Harvey Mudd College is listed among the country’s top undergraduate institutions in The Princeton Review’s 2019 edition of The Best 384 Colleges.
The Princeton Review chooses which colleges to include based on their outstanding educational programs, but does not rank the colleges academically. Instead, the guide ranks the top 20 colleges in 62 different categories from financial aid to campus food. The top 20 lists are based on The Princeton Review’s survey of 138,000 students attending the 384 colleges.
Top 20 rankings for Harvey Mudd include No. 3 in the category “Students Study the Most,” No. 3 for “Most Accessible Professors,” No. 9 for “Best Science Lab Facilities,” No. 17 for “LGBTQ-Friendly” and No. 19 for “Professors Get High Marks.” Student respondents also gave high marks to the College’s classroom and lab facilities and the ease of getting around campus.
In the Princeton Review profile, students surveyed praised Harvey Mudd professors for being “truly dedicated to undergraduate teaching” and “always willing to spend hours outside of class answering questions.” One student commented that “the work at HMC is very challenging, but I have had the best support system; from the Academic Excellence tutors providing help for all required Core classes to the professors who are readily accessible and enthusiastic helpers.”
Respondents described campus life as rigorous yet rewarding with an Honor Code that encourages students “to conduct themselves with honesty and integrity both personally and academically and to respect the rights of others.” A student shared that Mudders are “pretty much always eager to help one another.” Commenting about the tight-knit community, a student stated, “There is no segregation based on class year, major, race, academic ability, dorm or anything. Everyone is respectful, smart, aware, supportive and unique.”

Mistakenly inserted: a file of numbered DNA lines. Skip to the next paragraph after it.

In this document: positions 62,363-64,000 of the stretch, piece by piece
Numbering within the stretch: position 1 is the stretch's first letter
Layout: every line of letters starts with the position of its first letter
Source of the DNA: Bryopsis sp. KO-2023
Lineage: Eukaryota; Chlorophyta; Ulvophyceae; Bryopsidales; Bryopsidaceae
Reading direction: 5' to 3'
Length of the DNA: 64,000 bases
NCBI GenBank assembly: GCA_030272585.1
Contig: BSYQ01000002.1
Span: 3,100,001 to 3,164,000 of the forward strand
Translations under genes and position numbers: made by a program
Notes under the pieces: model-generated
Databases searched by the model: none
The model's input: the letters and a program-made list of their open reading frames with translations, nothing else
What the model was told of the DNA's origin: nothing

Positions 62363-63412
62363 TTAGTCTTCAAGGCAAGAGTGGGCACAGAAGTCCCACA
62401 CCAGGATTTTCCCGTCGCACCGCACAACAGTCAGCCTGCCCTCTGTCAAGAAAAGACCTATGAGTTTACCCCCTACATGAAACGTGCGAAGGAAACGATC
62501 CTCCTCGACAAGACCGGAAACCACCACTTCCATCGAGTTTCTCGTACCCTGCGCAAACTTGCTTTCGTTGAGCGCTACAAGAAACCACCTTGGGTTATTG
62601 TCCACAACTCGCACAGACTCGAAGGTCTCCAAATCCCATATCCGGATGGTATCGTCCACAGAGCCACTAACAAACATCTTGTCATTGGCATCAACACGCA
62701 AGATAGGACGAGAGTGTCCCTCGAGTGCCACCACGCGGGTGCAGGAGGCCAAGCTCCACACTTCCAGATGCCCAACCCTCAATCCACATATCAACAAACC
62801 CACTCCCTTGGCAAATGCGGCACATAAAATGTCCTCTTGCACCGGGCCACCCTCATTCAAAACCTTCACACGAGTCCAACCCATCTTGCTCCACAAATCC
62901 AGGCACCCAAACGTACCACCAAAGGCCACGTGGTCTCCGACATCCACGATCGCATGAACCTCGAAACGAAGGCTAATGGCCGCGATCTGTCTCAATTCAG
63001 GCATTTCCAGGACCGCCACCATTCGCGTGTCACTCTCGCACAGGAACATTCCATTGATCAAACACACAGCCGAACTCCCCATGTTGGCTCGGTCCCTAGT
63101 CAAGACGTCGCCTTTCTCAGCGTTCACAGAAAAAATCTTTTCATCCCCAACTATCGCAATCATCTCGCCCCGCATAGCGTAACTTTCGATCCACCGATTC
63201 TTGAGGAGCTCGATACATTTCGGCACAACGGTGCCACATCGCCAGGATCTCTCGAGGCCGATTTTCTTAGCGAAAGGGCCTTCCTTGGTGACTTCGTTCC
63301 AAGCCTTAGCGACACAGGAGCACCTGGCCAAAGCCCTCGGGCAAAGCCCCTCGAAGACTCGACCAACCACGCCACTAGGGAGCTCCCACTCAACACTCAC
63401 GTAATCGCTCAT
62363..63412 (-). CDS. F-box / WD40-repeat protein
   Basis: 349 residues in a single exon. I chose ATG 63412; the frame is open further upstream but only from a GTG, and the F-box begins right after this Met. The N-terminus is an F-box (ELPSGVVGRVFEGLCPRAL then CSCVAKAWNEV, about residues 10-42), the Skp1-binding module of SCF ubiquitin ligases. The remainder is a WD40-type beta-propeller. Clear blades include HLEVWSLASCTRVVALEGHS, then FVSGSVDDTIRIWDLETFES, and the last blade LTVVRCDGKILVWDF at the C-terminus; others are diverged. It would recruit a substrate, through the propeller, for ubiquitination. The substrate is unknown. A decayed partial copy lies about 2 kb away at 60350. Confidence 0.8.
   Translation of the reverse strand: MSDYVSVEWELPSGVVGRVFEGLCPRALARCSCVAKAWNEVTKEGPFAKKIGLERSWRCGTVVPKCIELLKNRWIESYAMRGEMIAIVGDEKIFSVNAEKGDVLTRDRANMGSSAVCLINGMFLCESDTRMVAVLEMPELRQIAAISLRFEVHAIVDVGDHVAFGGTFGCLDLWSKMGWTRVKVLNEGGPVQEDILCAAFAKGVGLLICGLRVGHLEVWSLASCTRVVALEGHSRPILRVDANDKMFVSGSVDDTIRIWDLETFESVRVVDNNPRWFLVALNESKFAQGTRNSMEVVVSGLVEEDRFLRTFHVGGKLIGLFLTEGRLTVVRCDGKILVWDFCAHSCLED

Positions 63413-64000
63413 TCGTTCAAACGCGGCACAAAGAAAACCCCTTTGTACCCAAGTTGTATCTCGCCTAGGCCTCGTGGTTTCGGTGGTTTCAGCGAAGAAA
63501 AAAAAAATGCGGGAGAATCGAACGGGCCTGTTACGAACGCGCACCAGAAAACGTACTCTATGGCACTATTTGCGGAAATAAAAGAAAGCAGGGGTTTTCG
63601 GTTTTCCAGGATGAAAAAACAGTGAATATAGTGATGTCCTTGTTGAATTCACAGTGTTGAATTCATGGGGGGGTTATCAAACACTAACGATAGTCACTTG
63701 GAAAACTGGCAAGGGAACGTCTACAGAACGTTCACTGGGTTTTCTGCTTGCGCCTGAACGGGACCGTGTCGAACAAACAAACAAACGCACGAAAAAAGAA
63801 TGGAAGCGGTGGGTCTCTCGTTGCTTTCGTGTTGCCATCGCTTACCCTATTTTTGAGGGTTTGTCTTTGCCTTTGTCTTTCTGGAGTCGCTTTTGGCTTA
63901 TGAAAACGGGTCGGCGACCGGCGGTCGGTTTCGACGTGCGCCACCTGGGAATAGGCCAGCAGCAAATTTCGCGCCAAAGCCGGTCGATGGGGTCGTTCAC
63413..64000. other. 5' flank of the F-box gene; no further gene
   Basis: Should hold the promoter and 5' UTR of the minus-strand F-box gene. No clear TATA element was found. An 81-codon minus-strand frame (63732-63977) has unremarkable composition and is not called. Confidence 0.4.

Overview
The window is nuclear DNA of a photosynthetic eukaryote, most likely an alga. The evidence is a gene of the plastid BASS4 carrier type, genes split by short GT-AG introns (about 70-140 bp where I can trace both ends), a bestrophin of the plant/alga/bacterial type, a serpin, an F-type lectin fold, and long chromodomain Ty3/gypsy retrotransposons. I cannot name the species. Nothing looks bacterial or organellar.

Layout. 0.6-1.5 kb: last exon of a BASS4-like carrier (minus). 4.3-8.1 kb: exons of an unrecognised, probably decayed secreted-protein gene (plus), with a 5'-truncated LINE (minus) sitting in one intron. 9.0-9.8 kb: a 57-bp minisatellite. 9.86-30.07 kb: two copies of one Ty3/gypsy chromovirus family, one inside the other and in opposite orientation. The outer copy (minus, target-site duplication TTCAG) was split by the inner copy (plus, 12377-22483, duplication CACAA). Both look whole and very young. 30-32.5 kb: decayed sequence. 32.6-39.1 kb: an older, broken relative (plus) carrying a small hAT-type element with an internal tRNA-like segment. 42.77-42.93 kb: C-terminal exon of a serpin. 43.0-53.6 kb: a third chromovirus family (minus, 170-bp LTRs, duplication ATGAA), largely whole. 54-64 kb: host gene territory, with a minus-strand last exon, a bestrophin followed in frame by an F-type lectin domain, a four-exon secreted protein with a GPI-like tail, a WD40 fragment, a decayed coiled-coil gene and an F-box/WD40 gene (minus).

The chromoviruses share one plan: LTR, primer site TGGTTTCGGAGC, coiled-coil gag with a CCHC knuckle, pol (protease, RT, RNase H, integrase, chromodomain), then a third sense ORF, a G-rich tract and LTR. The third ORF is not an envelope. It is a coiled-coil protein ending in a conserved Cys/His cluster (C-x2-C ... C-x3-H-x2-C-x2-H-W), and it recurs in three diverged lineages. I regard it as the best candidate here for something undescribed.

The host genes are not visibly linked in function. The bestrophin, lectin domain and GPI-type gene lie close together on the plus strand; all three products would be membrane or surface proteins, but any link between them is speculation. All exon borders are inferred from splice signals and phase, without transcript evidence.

The profile described Harvey Mudd as an excellent program in the sciences and engineering with strong undergraduate research opportunities and a very high percentage of students who go to graduate school. Among the student comments is praise for the College’s broad Core Curriculum, which “produces scientists who can rise to meet interdisciplinary challenges within the sciences” and facilitates “great post-grad opportunities.”
“We picked the 384 ‘best’ colleges for our book primarily for their outstanding academics: we highly recommend each one,” said Robert Franek, The Princeton Review’s editor-in-chief and the book’s lead author. “However, we know applicants need far more than an academic rating or ranking to find the college that will be best for them. We created our 62 ranking lists to help narrow that search. They are based entirely on data we gather beyond academics that gives insight into what the schools’ enrolled students say about their professors, administrators, school services, campus culture and student life. In the end, it’s all about the fit.”